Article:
Religious Experience and Psychoanalytic Psychotherapy

  • Kaisa Puhakka


Religion is a world view that imbues thought, feeling, and action with significance and value. Such a characterization is, of course, too broad to be considered a definition of religion. Its purpose is merely to call attention to some basic features that religion shares with other forms of human thought and action—in particular, with science. Scientific activity, like religious activity, is embedded in a world view that furnishes its rationale and purpose. The religion of the average person is seldom articulated as a coherent system of value and belief. But the same holds true for the average scientist. As Kuhn (1971) has pointed out, the practitioners of science are usually unaware of the presuppositions that guide their scientific practice. Long before Kuhn called attention to the similarity between this aspect of scientific and religious practice, William James (1902/1979) had noted another obvious similarity, namely, that not only religious ideas and sentiments but also scientific ones are rooted in the psychological and physiological conditions of the human mind.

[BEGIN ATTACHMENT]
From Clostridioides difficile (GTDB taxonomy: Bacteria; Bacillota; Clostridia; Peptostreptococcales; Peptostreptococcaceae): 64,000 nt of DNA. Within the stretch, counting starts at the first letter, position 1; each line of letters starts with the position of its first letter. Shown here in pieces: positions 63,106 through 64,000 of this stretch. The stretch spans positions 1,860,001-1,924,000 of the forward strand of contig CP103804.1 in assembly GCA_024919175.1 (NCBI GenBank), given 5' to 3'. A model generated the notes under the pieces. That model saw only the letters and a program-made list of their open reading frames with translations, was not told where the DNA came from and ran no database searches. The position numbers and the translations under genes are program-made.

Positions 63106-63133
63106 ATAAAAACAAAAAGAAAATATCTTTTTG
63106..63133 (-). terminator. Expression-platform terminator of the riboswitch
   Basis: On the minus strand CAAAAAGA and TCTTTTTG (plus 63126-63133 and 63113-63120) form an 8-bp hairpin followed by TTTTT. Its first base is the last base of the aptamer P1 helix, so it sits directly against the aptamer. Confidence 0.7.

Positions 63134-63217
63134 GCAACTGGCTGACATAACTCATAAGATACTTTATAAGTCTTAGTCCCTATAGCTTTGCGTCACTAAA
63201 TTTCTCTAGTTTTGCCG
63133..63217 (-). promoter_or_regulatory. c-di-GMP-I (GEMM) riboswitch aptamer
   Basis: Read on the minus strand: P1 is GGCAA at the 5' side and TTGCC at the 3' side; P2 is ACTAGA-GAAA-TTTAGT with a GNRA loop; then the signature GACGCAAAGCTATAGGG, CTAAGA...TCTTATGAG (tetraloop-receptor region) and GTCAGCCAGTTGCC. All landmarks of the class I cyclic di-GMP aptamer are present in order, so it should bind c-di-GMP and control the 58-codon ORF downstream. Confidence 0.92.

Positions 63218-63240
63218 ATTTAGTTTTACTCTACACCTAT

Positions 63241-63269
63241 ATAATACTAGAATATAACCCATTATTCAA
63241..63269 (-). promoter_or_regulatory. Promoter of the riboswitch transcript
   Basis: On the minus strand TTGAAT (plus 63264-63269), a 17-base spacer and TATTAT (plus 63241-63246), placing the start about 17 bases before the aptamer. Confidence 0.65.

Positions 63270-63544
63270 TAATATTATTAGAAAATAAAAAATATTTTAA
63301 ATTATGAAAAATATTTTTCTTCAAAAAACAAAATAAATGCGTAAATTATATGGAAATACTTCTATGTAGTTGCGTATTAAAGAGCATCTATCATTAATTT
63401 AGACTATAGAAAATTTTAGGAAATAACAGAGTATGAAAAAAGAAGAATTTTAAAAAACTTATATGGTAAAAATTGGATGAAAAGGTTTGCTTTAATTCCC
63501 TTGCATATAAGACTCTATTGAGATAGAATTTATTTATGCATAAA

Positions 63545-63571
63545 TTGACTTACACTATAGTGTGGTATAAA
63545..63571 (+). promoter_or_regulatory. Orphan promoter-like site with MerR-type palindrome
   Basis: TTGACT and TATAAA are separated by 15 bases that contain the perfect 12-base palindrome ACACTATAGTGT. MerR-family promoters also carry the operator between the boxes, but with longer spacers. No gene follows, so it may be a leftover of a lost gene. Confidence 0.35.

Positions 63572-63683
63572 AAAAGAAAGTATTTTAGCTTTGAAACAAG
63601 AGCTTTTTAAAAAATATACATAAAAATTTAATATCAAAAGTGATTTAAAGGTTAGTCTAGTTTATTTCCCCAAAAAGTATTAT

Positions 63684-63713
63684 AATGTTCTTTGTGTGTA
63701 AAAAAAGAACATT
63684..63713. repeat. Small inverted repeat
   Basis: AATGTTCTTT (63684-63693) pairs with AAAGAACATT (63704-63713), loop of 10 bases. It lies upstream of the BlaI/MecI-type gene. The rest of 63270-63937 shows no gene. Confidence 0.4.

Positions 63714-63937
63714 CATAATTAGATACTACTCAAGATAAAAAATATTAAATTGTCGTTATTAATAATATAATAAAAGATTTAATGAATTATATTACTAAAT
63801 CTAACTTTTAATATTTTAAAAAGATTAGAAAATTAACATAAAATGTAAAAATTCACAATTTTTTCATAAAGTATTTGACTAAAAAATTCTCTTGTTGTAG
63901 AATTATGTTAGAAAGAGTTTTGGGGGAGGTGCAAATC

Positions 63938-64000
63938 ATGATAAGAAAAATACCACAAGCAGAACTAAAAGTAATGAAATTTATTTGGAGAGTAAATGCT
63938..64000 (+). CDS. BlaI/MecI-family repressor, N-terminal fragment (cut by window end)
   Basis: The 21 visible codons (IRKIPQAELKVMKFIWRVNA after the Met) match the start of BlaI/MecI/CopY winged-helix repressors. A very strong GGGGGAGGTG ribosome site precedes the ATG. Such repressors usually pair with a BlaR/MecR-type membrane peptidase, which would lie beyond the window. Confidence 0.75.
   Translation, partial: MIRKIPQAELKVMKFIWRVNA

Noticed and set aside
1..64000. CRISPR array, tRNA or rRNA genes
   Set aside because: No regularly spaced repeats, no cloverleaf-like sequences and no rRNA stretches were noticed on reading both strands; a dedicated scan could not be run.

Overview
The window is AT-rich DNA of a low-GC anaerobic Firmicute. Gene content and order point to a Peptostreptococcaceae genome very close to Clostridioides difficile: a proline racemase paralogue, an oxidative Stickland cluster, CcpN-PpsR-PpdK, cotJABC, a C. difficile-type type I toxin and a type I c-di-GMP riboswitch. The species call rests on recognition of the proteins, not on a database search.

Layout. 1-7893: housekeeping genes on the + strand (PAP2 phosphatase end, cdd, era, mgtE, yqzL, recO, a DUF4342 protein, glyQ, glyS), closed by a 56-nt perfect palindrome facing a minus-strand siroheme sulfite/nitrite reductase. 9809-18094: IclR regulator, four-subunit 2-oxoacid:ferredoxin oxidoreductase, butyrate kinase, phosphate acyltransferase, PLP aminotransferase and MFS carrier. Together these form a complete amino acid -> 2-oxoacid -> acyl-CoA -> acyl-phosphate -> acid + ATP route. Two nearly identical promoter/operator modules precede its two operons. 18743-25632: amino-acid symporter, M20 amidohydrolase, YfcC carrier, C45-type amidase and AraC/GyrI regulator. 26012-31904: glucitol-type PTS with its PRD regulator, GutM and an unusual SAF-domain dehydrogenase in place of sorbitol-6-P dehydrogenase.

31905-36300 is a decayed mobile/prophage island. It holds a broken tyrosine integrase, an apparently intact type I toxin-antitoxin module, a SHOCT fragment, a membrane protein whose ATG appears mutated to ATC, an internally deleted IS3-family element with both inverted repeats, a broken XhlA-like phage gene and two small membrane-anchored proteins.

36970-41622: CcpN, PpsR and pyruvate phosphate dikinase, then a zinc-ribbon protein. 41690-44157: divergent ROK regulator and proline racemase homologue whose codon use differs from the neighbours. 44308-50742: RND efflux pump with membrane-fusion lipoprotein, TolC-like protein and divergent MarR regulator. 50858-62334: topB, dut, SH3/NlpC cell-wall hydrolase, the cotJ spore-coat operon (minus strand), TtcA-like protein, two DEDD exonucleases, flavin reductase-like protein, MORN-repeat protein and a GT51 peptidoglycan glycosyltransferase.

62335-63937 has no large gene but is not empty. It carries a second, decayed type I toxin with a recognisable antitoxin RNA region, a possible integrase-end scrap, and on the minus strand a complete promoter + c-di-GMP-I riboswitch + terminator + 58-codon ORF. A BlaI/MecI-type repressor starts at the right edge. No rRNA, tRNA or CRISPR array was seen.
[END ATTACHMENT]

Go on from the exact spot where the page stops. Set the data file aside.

Religious Experience Human Thought Religious Orientation Religious Commitment Human Consciousness 
These keywords were added by machine and not by the authors. This process is experimental and the keywords may be updated as the learning algorithm improves.


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Copyright information

© Plenum Press, New York 1985

Authors and Affiliations

  • Kaisa Puhakka
    • 1
  1. 1.Department of PsychiatryMedical College of OhioToledoUSA

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